If you’ve pretty much mastered the art of planting seeds and/or seedlings, giving them the right amounts of sunshine, water, and fertilizer, you’re probably ready for some new challenges.
Starting with your current compost pile or bin, have you considered adding worms to the mix, literally? A worm bin, or worm composting, can add a new dimension to your garden by providing rich soil processed by worms. This giveaway features a copy of How to Start a Worm Bin by Henry Owen, and this quick and easy read will walk you through the entire process from buying the right kind of worms through harvesting both soil and “worm juice”. Friends of ours, living along the Rio Grande in New Mexico, swore by their worm bin. They told us the liquid “juice” they got from the bin was the richest fertilizer they had ever used, so I’m sold on this technique to improve gardening results.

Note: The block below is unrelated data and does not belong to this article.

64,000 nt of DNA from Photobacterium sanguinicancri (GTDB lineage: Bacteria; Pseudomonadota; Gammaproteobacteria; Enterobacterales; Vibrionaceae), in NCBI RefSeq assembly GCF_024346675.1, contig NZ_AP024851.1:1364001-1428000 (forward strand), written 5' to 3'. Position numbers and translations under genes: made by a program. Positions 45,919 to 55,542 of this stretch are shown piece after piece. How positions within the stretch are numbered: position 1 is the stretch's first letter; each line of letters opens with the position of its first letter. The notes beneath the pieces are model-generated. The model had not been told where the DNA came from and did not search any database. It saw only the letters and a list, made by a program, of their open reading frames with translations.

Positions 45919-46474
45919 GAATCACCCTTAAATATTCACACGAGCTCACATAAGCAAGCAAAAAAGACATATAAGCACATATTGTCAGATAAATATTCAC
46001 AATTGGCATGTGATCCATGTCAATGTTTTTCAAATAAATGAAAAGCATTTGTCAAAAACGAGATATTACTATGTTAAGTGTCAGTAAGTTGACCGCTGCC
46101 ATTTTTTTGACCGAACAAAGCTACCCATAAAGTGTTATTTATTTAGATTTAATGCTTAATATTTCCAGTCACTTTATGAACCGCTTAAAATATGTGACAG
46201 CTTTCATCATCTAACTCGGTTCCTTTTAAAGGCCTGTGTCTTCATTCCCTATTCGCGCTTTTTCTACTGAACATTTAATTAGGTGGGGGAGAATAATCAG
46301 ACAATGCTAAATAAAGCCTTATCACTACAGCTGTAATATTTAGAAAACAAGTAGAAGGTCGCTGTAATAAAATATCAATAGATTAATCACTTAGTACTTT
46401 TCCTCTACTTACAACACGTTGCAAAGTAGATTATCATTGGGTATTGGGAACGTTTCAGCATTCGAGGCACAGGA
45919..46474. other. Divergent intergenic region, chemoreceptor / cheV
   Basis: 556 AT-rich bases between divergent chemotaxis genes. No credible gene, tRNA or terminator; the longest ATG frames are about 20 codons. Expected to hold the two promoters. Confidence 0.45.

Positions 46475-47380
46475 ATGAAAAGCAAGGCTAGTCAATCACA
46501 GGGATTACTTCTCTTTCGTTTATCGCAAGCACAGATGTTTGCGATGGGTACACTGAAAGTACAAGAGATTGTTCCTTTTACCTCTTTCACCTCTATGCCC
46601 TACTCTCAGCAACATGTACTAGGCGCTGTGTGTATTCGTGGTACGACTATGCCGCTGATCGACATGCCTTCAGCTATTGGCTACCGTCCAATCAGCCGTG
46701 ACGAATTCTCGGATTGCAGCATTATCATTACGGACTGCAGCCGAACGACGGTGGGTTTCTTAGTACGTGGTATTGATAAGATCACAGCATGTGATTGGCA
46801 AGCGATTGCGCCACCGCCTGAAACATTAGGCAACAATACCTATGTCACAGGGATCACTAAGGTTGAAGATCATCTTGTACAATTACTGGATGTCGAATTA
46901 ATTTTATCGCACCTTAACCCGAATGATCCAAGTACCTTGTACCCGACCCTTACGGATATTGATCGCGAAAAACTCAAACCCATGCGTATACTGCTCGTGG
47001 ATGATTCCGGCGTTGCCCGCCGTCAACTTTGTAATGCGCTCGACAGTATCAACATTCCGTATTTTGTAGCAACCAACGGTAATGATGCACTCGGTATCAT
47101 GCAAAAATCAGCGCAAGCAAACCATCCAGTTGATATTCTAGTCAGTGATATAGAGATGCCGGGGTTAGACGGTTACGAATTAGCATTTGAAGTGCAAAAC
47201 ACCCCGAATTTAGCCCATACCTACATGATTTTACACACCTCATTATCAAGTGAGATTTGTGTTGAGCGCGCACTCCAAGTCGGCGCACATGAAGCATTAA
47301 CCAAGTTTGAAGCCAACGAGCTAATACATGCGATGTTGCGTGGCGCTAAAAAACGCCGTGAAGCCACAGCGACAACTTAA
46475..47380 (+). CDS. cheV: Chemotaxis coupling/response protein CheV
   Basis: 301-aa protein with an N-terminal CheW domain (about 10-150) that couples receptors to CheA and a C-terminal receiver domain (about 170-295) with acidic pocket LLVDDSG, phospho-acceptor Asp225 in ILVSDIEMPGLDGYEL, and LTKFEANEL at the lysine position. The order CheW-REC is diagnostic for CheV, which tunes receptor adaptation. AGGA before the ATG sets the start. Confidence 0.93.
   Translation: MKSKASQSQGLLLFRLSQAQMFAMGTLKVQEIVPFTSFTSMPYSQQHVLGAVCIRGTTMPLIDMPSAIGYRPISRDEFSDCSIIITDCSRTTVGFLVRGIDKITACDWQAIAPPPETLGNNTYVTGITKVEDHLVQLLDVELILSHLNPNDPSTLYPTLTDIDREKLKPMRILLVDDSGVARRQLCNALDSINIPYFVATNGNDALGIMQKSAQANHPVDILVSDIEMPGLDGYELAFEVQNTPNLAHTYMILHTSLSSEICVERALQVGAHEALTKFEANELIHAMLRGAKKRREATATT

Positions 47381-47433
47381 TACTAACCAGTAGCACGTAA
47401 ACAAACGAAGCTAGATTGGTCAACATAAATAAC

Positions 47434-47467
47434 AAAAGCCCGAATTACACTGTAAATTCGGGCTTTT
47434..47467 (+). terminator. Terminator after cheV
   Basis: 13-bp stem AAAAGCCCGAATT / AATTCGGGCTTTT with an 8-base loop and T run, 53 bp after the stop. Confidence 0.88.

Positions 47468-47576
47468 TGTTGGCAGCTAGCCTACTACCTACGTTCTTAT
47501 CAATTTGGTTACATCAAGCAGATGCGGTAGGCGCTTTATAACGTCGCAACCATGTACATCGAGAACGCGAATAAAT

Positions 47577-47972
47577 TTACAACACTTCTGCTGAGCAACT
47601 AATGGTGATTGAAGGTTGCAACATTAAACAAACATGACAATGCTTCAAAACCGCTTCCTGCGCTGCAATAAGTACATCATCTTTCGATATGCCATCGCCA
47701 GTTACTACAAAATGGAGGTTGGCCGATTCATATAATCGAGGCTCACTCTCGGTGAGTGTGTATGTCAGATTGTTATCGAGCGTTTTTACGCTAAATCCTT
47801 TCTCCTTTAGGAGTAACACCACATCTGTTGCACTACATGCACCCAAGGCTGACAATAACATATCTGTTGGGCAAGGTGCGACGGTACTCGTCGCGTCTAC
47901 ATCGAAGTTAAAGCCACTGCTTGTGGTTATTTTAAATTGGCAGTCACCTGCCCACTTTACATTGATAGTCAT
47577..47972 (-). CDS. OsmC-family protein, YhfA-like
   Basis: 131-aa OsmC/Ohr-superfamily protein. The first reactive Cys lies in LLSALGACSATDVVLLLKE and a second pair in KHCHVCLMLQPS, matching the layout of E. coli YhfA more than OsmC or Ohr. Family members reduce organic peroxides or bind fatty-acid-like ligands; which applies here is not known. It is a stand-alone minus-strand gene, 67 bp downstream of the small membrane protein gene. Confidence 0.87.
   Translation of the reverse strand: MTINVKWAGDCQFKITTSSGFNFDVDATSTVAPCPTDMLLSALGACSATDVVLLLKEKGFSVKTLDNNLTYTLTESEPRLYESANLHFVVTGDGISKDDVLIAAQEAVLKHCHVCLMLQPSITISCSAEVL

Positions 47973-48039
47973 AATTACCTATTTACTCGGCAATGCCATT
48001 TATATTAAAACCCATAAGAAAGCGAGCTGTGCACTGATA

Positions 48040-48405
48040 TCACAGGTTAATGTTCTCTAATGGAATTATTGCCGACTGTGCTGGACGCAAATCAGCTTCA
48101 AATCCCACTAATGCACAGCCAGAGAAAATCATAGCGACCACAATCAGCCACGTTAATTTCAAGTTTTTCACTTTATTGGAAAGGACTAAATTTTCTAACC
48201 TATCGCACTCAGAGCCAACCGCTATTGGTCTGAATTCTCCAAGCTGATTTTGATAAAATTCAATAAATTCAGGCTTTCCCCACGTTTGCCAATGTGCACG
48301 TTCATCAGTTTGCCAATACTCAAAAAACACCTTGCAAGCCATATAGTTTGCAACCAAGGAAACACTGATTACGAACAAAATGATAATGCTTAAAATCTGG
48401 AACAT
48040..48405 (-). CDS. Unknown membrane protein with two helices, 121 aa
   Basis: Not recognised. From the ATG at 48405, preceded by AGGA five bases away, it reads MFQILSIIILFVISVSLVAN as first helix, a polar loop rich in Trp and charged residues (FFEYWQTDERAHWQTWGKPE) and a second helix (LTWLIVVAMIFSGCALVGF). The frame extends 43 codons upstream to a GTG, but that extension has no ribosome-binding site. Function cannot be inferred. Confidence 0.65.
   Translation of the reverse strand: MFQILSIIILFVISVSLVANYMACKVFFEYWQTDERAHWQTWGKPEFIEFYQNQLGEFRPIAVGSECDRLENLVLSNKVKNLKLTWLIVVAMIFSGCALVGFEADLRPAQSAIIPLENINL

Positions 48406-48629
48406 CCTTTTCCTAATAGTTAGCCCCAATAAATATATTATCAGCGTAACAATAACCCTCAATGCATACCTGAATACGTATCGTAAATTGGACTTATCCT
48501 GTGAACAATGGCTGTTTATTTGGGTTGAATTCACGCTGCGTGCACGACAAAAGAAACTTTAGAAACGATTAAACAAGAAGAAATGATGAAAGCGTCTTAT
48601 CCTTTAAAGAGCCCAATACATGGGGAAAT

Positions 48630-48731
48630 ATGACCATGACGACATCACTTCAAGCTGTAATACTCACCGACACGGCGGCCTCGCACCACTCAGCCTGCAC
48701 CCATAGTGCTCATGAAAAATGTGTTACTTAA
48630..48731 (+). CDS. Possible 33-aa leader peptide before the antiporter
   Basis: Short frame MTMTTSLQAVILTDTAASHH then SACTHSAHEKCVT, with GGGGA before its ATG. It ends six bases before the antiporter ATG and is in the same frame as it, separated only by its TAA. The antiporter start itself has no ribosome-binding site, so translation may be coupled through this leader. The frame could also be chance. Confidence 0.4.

The second prize in this package will kick up your seed saving skills. When you fall in love with a particular variety of tomato, for example, if you can save seeds from the tomatoes you harvest, there’s no need to purchase seeds next year. However, not all plants are equal when it comes to saving seeds. I’ve written about this skill before, here and here, but if you win this book, The Garden Seed Saving Guide by Jill Henderson, you’ll have that information and more in a single compact book.
The winner of this giveaway receives both books, but if you aren’t the winner this time around, both can be purchased on Amazon.
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